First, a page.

ALTHOUGH a self-described ‘blow-in’ to Sherkin Island, artist Jean Dunne feels very much at home there and has come up with a novel way of raising funds for Cork Penny Dinners from her adopted abode.
She is working with other artists and friends of the Sherkin Island community, selling cards with art work on them, with 100% of the profits going to Cork Penny Dinners. So far, more than €4,000 has been raised and Jean is looking to raise at least €10,000.
Originally from Dublin, Jean, whose background is in IT, sold up and bought a house on Sherkin Island, about three years ago. She always wanted to live by the sea. And having completed a BA in visual art on Sherkin Island, administered by Dublin Institute of Technology (now known as the Technological University Dublin), Jean knew that Sherkin was where she wanted to live.
A mother of two grown up children, Jean wanted to help in some way when Covid-19 struck this country.
“Cork Penny Dinners has always been on my mind. I saw a programme on RTÉ where the Brennan brothers featured the charity in At Your Service. Having gone to college on Sherkin, travelling there from Dublin every second weekend, I had spent a lot of time at Cork bus station. I have a fondness for Cork city.”
An admirer of the work Catriona Twomey does for Cork Penny Dinners, Jean enlisted the help of about 45 artists, her daughter and sister, as well as children and friends. They supply artwork for free which Jean puts up on Facebook.
Through her online wool shop (thewoolshop.ie), people can select any image then order a pack of ten blank greeting cards with envelopes for €25 plus €1.80 postage. New images are coming in every day. There is the option to click on the Facebook page, Sherkin Artist Cards for Cork Penny Dinners.
Once people buy the images, Jean sends an order to a commercial printing company who then send the cards with the images onto the customers. The quality of the cards is good, says Jean. They include the Cork Penny Dinners logo, the name of the artist and the title of the project. The only cost is that of the fee the printer charges.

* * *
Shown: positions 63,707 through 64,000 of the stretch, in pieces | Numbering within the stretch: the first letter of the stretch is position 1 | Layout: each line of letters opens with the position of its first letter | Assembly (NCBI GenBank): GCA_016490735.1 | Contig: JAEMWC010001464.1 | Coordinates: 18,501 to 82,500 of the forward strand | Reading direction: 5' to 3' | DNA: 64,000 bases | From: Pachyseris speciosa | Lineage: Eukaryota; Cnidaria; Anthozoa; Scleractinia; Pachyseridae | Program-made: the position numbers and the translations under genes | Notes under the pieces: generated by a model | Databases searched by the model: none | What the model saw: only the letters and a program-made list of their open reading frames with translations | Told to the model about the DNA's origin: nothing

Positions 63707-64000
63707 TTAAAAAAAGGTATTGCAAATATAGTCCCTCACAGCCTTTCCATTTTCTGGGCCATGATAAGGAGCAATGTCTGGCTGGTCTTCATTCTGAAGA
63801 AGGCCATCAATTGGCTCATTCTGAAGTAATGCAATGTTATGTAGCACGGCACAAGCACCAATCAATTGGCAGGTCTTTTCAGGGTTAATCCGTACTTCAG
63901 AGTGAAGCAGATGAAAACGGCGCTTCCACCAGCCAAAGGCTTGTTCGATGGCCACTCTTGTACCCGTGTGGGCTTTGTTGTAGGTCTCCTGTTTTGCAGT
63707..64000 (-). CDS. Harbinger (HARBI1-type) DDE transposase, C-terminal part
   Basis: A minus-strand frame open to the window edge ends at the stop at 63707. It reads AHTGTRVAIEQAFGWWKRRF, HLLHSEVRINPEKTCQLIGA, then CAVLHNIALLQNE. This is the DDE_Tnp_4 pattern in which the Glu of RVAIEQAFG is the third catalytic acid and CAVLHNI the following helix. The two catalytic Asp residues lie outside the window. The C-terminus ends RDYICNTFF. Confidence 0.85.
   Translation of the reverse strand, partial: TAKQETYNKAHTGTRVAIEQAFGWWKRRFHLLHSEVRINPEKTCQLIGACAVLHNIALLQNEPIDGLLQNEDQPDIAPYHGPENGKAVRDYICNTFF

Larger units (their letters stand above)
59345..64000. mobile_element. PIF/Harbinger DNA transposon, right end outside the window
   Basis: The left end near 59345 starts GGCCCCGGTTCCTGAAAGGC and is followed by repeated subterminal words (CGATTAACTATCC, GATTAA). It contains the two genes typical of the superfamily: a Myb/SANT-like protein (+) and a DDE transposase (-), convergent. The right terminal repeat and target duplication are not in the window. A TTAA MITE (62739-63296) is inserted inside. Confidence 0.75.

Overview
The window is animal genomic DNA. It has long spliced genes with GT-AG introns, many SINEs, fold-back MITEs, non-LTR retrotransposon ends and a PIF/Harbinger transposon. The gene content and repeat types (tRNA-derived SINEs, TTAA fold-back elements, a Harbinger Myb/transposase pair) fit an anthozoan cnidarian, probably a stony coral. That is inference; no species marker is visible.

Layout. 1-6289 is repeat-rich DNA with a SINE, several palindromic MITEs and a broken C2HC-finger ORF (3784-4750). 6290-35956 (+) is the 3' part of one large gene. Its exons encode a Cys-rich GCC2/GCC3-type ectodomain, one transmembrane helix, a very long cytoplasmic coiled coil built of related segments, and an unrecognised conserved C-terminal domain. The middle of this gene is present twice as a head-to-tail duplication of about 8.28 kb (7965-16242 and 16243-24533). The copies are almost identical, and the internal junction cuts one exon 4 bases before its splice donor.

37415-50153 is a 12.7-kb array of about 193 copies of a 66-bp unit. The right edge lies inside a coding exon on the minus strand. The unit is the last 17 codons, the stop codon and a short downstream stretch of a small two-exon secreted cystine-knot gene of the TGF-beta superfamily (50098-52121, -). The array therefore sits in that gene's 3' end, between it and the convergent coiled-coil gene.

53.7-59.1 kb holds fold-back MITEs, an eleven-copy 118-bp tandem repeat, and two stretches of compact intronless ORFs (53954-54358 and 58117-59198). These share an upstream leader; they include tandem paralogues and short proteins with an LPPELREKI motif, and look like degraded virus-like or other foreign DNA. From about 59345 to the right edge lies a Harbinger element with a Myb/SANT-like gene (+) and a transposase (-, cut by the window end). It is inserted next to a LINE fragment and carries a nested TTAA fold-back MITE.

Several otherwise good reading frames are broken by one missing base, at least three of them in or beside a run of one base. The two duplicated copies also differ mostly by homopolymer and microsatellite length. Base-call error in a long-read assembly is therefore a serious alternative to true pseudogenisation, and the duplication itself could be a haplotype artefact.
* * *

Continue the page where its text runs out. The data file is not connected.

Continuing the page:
There is a strong artistic community on Sherkin Island that is enthusiastically creating art for the project.
“A broad mixture of people is involved. It can be people on the island who have maybe taken beautiful photographs. I want it to be really inclusive. I don’t talk about anyone in particular. If someone gives me art work, I put it on Facebook to let people know about it. There are all kinds of images; children’s drawings, photographs, paintings, surrealist art. It’s a broad mixture.”
While Jean is thinking in terms of reaching €10,000, she says there is no limit on it.
“This isn’t going to stop. I’m going to let it keep rolling on. Cork Penny Dinners are grateful for every cent they get. I got a call from the Custom House restaurant in Baltimore. They want to sell the cards from the restaurant. So that will happen.”
The cards have been sent by customers to America, Australia and France but mostly around Ireland.
“People are buying them to send to family and friends. They heard about it through word-of-mouth and the facebook page. Some who have received the cards look them up to see where they came from,” said Jean.
This can lead to orders for packs of cards from recipients of them.
Before settling on Sherkin, Jean had been visiting the island since 2009. She watched a TV programme about it and took part in a summer art course run by Sherkin-based artist, Majella O’Neill-Collins.
“I did the course for a few years, coming to Sherkin Island as much as I could. When I got redundancy from my job, I decided to move to Sherkin. The sea is a huge attraction.
“Also, there’s a great community here. When I did the degree course, it was mostly during winter time when the weather is not the greatest.”
Life on the island is really cool.
“I live on my own. You don’t have to make arrangements to see people. You meet them naturally.”
Every amenity on the island was closed for lockdown.
“It has been very quiet. I’ve been cocooning and haven’t seen that many people. But it’s perfect. I’m sitting at my kitchen window, looking out to the sea.”
The island can be wild during storms: “You have to make sure you have good windows. It’s absolutely fine. There hasn’t been a huge amount of damage. There are about 90 to 100 full-time residents living on the island and there are also holiday homes. There’s a few families that have been here on the island for a long time and there’s the blow-ins like me. It is quite a diverse community.”
Jean says that unless something radical changes, she will live on Sherkin for the rest of her life. She sees the card project as one community helping another.
“It’s very positive, with people getting something for their money” — namely the illustrated cards. A win-win in every way.